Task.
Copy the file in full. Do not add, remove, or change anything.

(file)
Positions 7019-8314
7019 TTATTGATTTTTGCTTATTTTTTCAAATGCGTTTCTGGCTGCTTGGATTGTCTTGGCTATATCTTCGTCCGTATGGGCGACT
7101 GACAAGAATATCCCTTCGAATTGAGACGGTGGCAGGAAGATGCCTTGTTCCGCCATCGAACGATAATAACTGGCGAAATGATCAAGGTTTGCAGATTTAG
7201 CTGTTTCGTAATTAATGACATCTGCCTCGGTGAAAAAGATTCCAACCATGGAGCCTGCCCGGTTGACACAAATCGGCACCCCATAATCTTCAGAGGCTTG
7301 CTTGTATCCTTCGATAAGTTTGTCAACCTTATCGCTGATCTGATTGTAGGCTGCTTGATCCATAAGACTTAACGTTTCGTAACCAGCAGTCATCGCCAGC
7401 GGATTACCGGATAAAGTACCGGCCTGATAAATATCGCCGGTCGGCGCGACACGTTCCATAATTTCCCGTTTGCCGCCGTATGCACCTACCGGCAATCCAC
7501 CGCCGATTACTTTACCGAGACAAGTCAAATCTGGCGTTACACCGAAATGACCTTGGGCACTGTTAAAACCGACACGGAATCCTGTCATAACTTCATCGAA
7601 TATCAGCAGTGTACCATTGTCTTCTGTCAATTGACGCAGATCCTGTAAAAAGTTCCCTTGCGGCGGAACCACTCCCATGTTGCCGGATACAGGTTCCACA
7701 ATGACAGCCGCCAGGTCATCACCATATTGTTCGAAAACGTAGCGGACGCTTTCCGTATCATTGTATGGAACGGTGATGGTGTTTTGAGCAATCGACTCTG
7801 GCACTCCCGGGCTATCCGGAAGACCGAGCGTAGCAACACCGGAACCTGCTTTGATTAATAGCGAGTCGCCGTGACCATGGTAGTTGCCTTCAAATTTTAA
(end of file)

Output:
Positions 7019-8314
7019 TTATTGATTTTTGCTTATTTTTTCAAATGCGTTTCTGGCTGCTTGGATTGTCTTGGCTATATCTTCGTCCGTATGGGCGACT
7101 GACAAGAATATCCCTTCGAATTGAGACGGTGGCAGGAAGATGCCTTGTTCCGCCATCGAACGATAATAACTGGCGAAATGATCAAGGTTTGCAGATTTAG
7201 CTGTTTCGTAATTAATGACATCTGCCTCGGTGAAAAAGATTCCAACCATGGAGCCTGCCCGGTTGACACAAATCGGCACCCCATAATCTTCAGAGGCTTG
7301 CTTGTATCCTTCGATAAGTTTGTCAACCTTATCGCTGATCTGATTGTAGGCTGCTTGATCCATAAGACTTAACGTTTCGTAACCAGCAGTCATCGCCAGC
7401 GGATTACCGGATAAAGTACCGGCCTGATAAATATCGCCGGTCGGCGCGACACGTTCCATAATTTCCCGTTTGCCGCCGTATGCACCTACCGGCAATCCAC
7501 CGCCGATTACTTTACCGAGACAAGTCAAATCTGGCGTTACACCGAAATGACCTTGGGCACTGTTAAAACCGACACGGAATCCTGTCATAACTTCATCGAA
7601 TATCAGCAGTGTACCATTGTCTTCTGTCAATTGACGCAGATCCTGTAAAAAGTTCCCTTGCGGCGGAACCACTCCCATGTTGCCGGATACAGGTTCCACA
7701 ATGACAGCCGCCAGGTCATCACCATATTGTTCGAAAACGTAGCGGACGCTTTCCGTATCATTGTATGGAACGGTGATGGTGTTTTGAGCAATCGACTCTG
7801 GCACTCCCGGGCTATCCGGAAGACCGAGCGTAGCAACACCGGAACCTGCTTTGATTAATAGCGAGTCGCCGTGACCATGGTAGTTGCCTTCAAATTTTAA